Skip to main content
Original Issue

Showdown in the Pits

Barbara Bush said, "you'll have to wear a cowboy hat. No one with any self-respect plays horseshoes without a cowboy hat." She rummaged around in a closet just inside the front door of the Vice-President's official residence in Washington. On a top shelf sat an assortment of George Bush's hats. I tried on a few of the Western variety. His hat size is a lot larger than mine, so the hats tended to slide down my forehead nearly to my eyes. Was I being handicapped before going out to the horseshoe pits?

"These hats all seem to be the same size," I remarked, a somewhat lunatic observation because it suggested surprise that my host's head measurements don't vary.

I finally picked a tall-crowned model with the President-elect's name stamped in gold on the inside. I wore it out to the horseshoe pit at a curious, rakish angle so that I could see where I was going.

The Vice-President was waiting there with his oldest son, George Jr., who would also be playing. Two George Bushes to contend with! The President-elect stared briefly at my hat. His was decorated with a braided Indian cord that supplemented the hatband. He held out some horseshoes.

"You got a choice," he said. "The drop-forged eight or the 10."

"I'll take the...ah."

The President-elect laughed. He looked down at the horseshoes, hefting them to judge their weight. "I don't know the difference myself," he said. "They tell me the harder the metal the more it tends to be rejected by the stake."

Then he explained the rules—one point for the shoe closest to the stake and three for a ringer; the winner would be the first among us to reach 15. We took some practice throws. I threw my shoes so that they revolved, parallel to the ground, toward the opposite stake. This somewhat startled the President-elect since that is the style (though I was unaware) used by most topflight pitchers.

"Hey, what have we got here?" he asked. He prefers to hold the shoe at its closed end and toss it so that it turns once, ass over teakettle, as it goes down the pitch.

"You played this game before?"

"Not for 30 years," I said truthfully.

The game began. The two Bushes were supported loudly by the President-elect's granddaughter Jenna, 7, who sat at pit-side bundled up in a bright orange parka. There was considerable chatter during play—needling and a plethora of homegrown expressions, such as "power outage" for a halfhearted toss, "SDI" for a throw with a higher arc than usual and "it's an ugly pit" for those times when no one's shoe was close to the stake. Once, when it was impossible to tell which of two shoes had landed closer, the President-elect shouted, "The tool! Get the tool!"—a request that was echoed by those standing around watching.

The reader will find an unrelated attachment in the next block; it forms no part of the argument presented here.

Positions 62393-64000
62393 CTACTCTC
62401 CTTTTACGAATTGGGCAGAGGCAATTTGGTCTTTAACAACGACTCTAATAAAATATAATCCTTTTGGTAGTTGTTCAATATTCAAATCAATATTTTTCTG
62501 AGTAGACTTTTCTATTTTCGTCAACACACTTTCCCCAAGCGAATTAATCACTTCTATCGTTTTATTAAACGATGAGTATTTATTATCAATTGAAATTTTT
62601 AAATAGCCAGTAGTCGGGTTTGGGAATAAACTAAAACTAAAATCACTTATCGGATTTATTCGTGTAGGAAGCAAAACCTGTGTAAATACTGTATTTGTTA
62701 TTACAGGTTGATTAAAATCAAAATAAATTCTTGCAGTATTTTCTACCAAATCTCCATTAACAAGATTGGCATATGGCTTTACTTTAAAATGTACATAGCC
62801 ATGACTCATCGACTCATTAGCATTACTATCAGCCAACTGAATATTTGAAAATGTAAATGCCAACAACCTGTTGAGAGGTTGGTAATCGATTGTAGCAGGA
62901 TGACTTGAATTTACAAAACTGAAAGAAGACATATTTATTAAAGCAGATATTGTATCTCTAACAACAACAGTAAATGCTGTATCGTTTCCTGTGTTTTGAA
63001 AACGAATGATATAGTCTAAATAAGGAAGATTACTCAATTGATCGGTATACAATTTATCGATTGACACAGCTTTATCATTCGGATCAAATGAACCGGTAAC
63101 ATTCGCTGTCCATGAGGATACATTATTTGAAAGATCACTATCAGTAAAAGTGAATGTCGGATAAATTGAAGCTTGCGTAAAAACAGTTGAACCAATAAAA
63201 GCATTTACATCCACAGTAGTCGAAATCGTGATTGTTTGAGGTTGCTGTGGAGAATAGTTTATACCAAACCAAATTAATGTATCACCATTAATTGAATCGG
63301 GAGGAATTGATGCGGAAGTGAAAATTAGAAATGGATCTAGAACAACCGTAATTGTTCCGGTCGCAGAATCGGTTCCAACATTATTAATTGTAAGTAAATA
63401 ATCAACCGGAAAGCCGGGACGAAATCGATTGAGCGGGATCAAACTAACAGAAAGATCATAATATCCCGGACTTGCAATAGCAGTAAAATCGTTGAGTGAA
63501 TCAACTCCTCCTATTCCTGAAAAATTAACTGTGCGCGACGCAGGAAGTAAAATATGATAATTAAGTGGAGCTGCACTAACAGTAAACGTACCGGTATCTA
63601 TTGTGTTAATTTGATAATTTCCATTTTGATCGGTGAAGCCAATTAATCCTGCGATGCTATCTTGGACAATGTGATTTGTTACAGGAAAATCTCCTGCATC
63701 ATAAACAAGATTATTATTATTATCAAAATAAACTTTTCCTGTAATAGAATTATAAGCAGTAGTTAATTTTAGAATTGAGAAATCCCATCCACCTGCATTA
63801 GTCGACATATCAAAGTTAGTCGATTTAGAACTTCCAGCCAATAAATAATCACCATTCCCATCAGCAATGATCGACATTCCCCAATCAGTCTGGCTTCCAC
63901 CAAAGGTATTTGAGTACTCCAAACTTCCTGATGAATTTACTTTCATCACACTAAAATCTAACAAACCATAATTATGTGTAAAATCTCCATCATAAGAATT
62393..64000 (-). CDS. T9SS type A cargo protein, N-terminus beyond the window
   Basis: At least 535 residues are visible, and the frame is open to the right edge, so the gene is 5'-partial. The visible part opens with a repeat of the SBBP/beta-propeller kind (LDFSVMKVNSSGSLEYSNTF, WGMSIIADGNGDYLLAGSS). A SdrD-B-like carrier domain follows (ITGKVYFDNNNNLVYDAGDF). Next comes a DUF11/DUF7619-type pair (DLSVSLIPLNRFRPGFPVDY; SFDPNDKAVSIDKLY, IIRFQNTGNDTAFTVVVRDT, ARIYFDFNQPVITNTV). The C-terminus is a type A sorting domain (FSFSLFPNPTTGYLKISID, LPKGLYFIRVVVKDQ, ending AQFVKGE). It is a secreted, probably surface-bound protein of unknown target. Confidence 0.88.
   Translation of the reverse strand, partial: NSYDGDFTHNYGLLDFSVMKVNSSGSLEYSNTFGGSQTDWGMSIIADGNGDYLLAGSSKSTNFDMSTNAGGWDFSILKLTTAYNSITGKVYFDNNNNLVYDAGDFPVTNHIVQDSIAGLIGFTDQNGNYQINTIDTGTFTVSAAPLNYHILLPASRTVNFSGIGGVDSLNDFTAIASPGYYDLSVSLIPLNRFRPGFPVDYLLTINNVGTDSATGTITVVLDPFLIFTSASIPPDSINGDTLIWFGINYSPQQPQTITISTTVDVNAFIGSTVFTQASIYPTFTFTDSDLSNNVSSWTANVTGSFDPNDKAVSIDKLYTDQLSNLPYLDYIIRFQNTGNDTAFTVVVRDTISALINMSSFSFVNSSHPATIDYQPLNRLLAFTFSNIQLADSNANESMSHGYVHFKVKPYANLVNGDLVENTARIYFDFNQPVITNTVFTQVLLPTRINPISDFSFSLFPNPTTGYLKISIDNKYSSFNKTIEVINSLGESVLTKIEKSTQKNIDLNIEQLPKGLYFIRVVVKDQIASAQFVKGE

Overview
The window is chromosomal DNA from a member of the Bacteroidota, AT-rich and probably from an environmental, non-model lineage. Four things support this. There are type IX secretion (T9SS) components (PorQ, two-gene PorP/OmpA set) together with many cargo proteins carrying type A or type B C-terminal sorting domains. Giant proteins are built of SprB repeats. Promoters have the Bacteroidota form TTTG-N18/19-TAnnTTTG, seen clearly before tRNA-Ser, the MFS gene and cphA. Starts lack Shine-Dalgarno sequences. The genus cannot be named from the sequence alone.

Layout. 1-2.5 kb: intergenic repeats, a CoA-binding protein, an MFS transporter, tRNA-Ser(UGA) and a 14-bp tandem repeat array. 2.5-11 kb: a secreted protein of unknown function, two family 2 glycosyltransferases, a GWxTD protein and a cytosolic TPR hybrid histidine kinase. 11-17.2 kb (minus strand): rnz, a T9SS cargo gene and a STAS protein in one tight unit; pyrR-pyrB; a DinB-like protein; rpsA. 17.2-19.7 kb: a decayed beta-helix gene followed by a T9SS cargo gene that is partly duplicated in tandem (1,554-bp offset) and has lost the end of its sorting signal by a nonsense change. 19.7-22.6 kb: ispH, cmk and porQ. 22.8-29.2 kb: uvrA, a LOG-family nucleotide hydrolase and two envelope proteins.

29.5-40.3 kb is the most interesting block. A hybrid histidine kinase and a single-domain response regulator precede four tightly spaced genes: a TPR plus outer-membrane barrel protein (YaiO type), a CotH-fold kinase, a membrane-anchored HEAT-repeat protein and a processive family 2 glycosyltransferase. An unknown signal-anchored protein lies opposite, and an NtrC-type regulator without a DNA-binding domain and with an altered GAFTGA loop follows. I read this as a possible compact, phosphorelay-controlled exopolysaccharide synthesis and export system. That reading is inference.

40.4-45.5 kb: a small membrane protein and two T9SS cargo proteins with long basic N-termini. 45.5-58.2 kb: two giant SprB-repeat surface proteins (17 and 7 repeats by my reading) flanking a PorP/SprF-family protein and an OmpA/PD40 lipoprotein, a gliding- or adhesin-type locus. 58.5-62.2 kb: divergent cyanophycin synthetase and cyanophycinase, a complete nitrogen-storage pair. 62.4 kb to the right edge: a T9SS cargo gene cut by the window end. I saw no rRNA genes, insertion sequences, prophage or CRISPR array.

The tool, which George Jr. fetched from the gardening shed, turned out to be oversized navigator's dividers. The President-elect knelt in the pit and brushed away the dirt from the two horseshoes. He handled the gadget with great relish. In fact, all aspects of the game were carried on with great èlan. On occasion he would turn to me and pose the rhetorical question: "Isn't this game great? Have you ever had a better time? Isn't this just great?"

I was having a good time. The iron felt cool and comfortable to the grip. I peered out from under the brim of my hat and, suddenly, after a number of one-pointers, threw a ringer. I found myself with 14 points and only one to go for the win. The President-elect had 13; his son, 12. Cries of alarm rose from Jenna's chair.

I began to worry about winning. What would it do to the President-elect's confidence to lose to someone who hadn't thrown a horseshoe in 30 years? Would he brood? Slam the heel of his hand against his forehead? Stumble into the bushes in the Rose Garden? Talk out loud to himself at state dinners? Snap at Sununu?

I decided I would credit my victory to the hat. "Beginner's luck," I was going to say. "And this hat of yours. If it hadn't been for this cowboy hat...."

It seemed the perfect solution. Gracious. Self-effacing. Just the thing to say.

"Listen, we can't let this happen," the President-elect was saying as he stepped up to throw. He sighted down the pitch. "Remember Iowa!" he called out, in reference to his recovery from political adversity there. We watched the red horseshoe leave his hand, turn over once in flight, drop toward the pit with its prongs forward and, with a dreadful clang, collect itself around the stake. A ringer! Sixteen points and the victory for the President-elect. He flung his arms straight up in triumph, a tremendous smile on his face. From her chair Jenna began yelping pleasantly.

I said as follows: "Nerts."

I can't recall the last time I had used that antique expression. The President-elect came toward me, his hand outstretched. "Isn't that great!" he said as I congratulated him. He wasn't talking about his win but the fact that the game had been so much fun. I agreed with him. Then I told him that the next time I was going to bring my own hat.